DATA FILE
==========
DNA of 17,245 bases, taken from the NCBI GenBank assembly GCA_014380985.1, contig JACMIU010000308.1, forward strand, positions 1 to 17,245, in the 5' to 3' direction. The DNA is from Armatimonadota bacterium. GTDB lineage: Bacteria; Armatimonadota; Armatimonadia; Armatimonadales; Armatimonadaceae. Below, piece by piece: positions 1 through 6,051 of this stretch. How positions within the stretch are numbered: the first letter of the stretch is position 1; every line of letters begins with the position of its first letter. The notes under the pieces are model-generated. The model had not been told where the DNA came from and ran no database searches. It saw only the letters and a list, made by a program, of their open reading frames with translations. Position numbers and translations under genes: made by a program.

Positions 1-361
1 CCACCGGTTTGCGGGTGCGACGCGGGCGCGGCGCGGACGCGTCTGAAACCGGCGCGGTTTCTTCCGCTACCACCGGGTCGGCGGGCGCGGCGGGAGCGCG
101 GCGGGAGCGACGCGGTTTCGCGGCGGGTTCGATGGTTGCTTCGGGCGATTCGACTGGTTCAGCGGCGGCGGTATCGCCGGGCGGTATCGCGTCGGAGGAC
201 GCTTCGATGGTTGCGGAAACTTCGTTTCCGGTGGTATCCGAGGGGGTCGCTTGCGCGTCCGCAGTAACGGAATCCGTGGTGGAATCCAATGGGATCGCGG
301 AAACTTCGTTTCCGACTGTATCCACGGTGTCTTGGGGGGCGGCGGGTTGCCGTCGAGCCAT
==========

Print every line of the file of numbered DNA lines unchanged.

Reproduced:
DNA of 17,245 bases, taken from the NCBI GenBank assembly GCA_014380985.1, contig JACMIU010000308.1, forward strand, positions 1 to 17,245, in the 5' to 3' direction. The DNA is from Armatimonadota bacterium. GTDB lineage: Bacteria; Armatimonadota; Armatimonadia; Armatimonadales; Armatimonadaceae. Below, piece by piece: positions 1 through 6,051 of this stretch. How positions within the stretch are numbered: the first letter of the stretch is position 1; every line of letters begins with the position of its first letter. The notes under the pieces are model-generated. The model had not been told where the DNA came from and ran no database searches. It saw only the letters and a list, made by a program, of their open reading frames with translations. Position numbers and translations under genes: made by a program.

Positions 1-361
1 CCACCGGTTTGCGGGTGCGACGCGGGCGCGGCGCGGACGCGTCTGAAACCGGCGCGGTTTCTTCCGCTACCACCGGGTCGGCGGGCGCGGCGGGAGCGCG
101 GCGGGAGCGACGCGGTTTCGCGGCGGGTTCGATGGTTGCTTCGGGCGATTCGACTGGTTCAGCGGCGGCGGTATCGCCGGGCGGTATCGCGTCGGAGGAC
201 GCTTCGATGGTTGCGGAAACTTCGTTTCCGGTGGTATCCGAGGGGGTCGCTTGCGCGTCCGCAGTAACGGAATCCGTGGTGGAATCCAATGGGATCGCGG
301 AAACTTCGTTTCCGACTGTATCCACGGTGTCTTGGGGGGCGGCGGGTTGCCGTCGAGCCAT